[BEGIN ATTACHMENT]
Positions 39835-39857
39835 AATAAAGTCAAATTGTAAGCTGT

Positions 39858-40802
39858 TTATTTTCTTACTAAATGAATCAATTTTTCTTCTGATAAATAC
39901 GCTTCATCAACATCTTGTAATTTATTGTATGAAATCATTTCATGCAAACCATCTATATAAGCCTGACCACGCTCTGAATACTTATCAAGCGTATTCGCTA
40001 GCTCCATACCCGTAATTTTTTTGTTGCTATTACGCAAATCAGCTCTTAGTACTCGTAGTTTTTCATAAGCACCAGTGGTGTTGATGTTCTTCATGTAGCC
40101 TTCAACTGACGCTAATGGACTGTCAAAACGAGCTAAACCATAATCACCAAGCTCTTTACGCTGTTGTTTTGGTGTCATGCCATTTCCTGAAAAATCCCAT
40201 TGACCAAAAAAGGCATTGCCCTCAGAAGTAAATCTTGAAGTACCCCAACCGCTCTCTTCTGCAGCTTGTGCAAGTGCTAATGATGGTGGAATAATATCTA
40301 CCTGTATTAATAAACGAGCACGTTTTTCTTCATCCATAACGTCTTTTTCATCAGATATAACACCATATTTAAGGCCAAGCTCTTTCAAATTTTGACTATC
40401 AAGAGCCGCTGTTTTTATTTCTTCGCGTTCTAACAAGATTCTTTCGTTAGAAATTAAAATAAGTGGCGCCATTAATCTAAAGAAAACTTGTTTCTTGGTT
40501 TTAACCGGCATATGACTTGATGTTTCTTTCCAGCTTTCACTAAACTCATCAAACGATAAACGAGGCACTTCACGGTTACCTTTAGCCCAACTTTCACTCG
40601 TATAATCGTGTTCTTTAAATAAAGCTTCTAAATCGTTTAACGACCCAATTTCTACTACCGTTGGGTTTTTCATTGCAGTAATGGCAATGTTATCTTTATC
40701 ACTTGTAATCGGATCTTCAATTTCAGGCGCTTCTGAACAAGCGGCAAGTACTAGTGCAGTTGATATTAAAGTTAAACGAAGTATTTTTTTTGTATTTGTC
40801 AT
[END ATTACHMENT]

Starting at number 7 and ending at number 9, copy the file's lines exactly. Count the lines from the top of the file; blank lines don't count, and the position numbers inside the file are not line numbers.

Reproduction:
40101 TTCAACTGACGCTAATGGACTGTCAAAACGAGCTAAACCATAATCACCAAGCTCTTTACGCTGTTGTTTTGGTGTCATGCCATTTCCTGAAAAATCCCAT
40201 TGACCAAAAAAGGCATTGCCCTCAGAAGTAAATCTTGAAGTACCCCAACCGCTCTCTTCTGCAGCTTGTGCAAGTGCTAATGATGGTGGAATAATATCTA
40301 CCTGTATTAATAAACGAGCACGTTTTTCTTCATCCATAACGTCTTTTTCATCAGATATAACACCATATTTAAGGCCAAGCTCTTTCAAATTTTGACTATC